Senile Cataract

 Senile cataract happens at anytime. It is a progressing impairment of the lens function. As the lens thickens, instead of transparent nature, it becomes whitish and the opacity of the lens makes it impossible to perceive visual acuity. If only detected earlier this can be corrected with the latest advancement in ophthalmology.

A theory implies that cataracts would appear as people age. That is why it is called senile since it was believed to be an age-related eye disease. As the body ages, so as the parts like the lens. The lens tends to be white opaque as the cells in the lens degenerate. The lens may also lack hydration that is why the lens is not that transparent as before.

A survey was done on how senile cataract affects people. People coming from Africa are victims of cataract. The incidence increases with age starting between 30 years old to 70 years old.  It has been found that age is a risk factor. People in majority would develop cataract in 45 years olds up to 64 years old. If left untreated, senile cataracts can pose a danger on the patient such as being prone o accidents and glaucoma. Both males and females are also probable in acquiring senile cataract. Any previous eye injury would also be a determining factor for senile cataracts.

Signs and Symptoms:

  1. Complaints of visual disturbance
  2. Complaints different visual perception
  3. Sensitivity to glares especially at night
  4. Sudden perception of being near-sighted

 Causative Factors:

  1. Ultraviolet exposure
  2. Complication of diabetes
  3. Aging
  4. Vices such as smoking and alcohol
  5. Systemic diseases such as hypertension, coronary disease, pneumonia, allergy and cholelithiasis
  6. Work environment such as being exposed to infrared rays
  7. Being near-sighted or myopic in the earlier age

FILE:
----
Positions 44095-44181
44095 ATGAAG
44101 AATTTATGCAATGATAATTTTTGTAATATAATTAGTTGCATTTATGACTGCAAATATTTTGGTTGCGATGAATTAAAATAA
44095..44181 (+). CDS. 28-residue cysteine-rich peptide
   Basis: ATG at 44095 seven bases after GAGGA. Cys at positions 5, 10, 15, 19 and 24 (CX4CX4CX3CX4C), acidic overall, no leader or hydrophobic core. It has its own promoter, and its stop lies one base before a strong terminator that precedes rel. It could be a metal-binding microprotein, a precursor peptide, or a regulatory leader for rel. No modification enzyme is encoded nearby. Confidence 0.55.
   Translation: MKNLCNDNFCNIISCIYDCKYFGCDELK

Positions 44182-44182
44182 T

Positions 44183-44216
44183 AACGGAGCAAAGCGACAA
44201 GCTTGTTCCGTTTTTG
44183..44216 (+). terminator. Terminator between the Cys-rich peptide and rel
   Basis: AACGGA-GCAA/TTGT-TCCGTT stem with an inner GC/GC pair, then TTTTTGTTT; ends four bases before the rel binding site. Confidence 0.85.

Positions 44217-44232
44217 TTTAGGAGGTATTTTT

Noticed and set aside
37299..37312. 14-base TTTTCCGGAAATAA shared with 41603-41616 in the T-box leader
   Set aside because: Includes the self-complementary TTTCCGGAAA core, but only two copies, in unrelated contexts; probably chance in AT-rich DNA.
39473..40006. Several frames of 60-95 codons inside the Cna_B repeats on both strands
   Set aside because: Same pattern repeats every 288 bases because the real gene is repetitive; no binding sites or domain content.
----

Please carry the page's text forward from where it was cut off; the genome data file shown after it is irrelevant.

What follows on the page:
Diagnostic Evaluation:

  1. Blood work-up – A screening done in order to rule out systemic deficiencies before undergoing to a certain procedure. A finding such as thrombocytopenia may pose an increased bleeding episode during surgery, so with this precaution, the doctor may recommend supplements or a stand by blood.
  2. A complete history and physical examination
  3. Subjective complaints of patients regarding vision disturbances.
  4. Visual Acuity Tests

Stages of Cataract:

  1. Mature cataract – If the patient loss his 20/20 vision
  2. Immature cataract – If the patient can partially have his 20/20 vision
  3. Incipient cataract – If the patient has opacity in the lens however he still has a 20/20 vision

Types of Cataract:

  1. Nuclear Cataract – The most common type of cataract in which it starts at the nucleus. It slowly progresses as it is related to aging.
  2. Cortical Cataract – The cataract is found at the outer part of the lens. This is due to aging as eventually develops due to constant exposure to the ultraviolet rays.
  3.  Posterior Subcapsular  Cataract – This type of cataract develops usually after trauma or inflammation. The cataract is located near the capsule and the membrane surrounding on the lens.

Medical & Surgical Management

  1. Anticataract medications are still under study. However, it is encouraged that individuals can have a constant supplement of Vitamin C and E in order to lessen the probability in getting cataract.
  2. Lens extraction has been the gold standard approach in treating cataracts. There are two types of lens extraction: Intracapsular cataract extraction and Extracapsular cataract extraction.

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Byron Webb Romero, RN, MSN

Finished BSN at Lyceum of the Philippines University, and Master of Science in Nursing Major in Adult Health Nursing at the University of the East Ramon Magsaysay Memorial Medical Center. Currently working at Manila Doctors College of Nursing as a Team Leader for Level I and II, Lecturer for Professional Nursing Subjects, and also a Clinical Instructor.

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